Harry Kane scored yet again for Spurs in the Europa League but will he start against Stoke City on Sunday? Illustration by Richard Swarbrick
Such is Spurs fans' nervy state of mind that before Andros Townsend smashed home his self-earned penalty on 35 minutes in the game against Asteras Tripolis they feared another humbling might be imminent. Despite Tottenham's 75% possession, the familiar meandering, fruitless build ups made for uncomfortable and uninspiring viewing.
Of the illustrious, international maestros starting in the attacking midfield berths, it was England's Townsend who looked the least ineffectual and after his nicely shaped cross was nodded home by Harry Kane for the second goal, it should have been plain sailing. Instead, the second half saw the home side spurn a succession of chances before converting a late penalty forcing Spurs to hang on for the 2-1 win and fully justifying the continuing apprehension of the fans.
Quite why Tottenham Hotspur find themselves in the kind of morass where they struggle to beat a team with a 7,000 seater stadium continues to be the subject of tortured debate among the faithful. Is the problem psychological or are the players just not very good? Those who think it's the former blame the manager for failing to organise and inspire his expensive personnel. Those who cite the latter point fingers at chairman Levy and his sidekick Baldini for buying footballers that are mediocre.
Back in the Premier League, every game seems like it's a high stakes affair for the manager mostly because the last eight have produced just two wins. Leading up to the visit of Stoke on Sunday the big question was supposed to be who would be selected to play up front but, while Kane and Soldado laboured in Greece, Adebayor had his feet up in London so it looks like he'll get another chance to get his finger out. It's still possible, however, that Kane - the people's choice - might be deployed behind him in a second striker role. If so we may see Eriksen, who was withdrawn at half time on Thursday, dropped for the first time this season.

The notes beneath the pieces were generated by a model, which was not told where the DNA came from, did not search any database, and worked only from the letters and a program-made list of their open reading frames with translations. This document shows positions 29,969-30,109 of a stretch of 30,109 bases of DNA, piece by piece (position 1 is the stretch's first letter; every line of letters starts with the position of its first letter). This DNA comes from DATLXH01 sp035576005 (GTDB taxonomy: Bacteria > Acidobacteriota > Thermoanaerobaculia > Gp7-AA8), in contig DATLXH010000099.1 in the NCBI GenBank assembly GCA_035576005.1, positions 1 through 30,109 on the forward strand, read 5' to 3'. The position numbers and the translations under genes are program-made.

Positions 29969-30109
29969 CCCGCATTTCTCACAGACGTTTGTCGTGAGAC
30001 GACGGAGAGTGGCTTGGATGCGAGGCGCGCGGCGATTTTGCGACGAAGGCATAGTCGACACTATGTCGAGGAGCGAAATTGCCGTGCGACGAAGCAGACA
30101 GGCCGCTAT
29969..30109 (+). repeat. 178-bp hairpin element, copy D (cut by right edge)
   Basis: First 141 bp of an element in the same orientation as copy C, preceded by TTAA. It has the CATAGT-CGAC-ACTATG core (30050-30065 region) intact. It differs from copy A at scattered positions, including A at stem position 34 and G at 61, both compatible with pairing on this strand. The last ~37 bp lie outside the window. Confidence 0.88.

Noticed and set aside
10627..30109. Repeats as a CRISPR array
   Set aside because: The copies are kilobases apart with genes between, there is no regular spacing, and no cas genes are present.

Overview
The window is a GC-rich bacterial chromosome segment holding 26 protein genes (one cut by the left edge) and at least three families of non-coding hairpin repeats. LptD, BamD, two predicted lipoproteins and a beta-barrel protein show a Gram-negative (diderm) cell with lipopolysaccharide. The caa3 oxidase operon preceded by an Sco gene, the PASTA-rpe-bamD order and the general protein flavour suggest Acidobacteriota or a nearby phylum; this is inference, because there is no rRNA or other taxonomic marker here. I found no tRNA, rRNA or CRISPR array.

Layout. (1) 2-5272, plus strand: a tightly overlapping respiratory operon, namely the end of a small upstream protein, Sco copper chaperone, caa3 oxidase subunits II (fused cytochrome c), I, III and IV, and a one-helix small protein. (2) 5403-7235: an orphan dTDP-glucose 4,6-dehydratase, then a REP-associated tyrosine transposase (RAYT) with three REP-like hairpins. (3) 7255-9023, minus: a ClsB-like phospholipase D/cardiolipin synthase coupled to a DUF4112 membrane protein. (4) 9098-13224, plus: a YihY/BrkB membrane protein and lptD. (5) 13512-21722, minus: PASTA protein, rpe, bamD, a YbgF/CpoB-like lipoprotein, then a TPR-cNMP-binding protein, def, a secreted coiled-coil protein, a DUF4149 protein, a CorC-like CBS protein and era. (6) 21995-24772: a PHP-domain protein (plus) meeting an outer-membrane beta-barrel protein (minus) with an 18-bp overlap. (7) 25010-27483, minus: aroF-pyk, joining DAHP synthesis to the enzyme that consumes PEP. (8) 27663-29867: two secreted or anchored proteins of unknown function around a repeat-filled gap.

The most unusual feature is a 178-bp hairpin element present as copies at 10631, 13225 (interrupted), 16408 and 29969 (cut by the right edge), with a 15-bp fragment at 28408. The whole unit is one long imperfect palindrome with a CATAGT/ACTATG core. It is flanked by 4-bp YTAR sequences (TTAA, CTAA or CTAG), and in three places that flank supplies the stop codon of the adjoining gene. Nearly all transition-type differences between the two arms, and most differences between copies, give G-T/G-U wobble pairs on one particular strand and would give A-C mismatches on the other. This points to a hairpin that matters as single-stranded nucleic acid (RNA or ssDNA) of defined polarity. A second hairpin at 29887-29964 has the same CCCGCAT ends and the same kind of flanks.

Of course the more optimistic types will tell you that both players and manager are actually of the highest calibre and it's just a matter of time before they click and start to produce fluent, joyous football that will propel them into the Champions League, bagging a cup or two along the way. At least this used to be the view of the optimistic - it's now increasingly regarded as the outlook of the delusional.
But you never know. Despite the prevailing gloom, Pochettino's record is ten wins and four defeats in all competitions so far. He remains in both the League Cup and the Europa and just three points off fourth place in the League, well positioned in a chasing pack that contains Liverpool, Everton and Manchester United. If he can achieve all this with a sluggish, misfiring squad, imagine what he'll be able to do once he's got them finely tuned and boosted by a couple of astute signings in January. There's always a bright side if you're prepared to rummage around for it.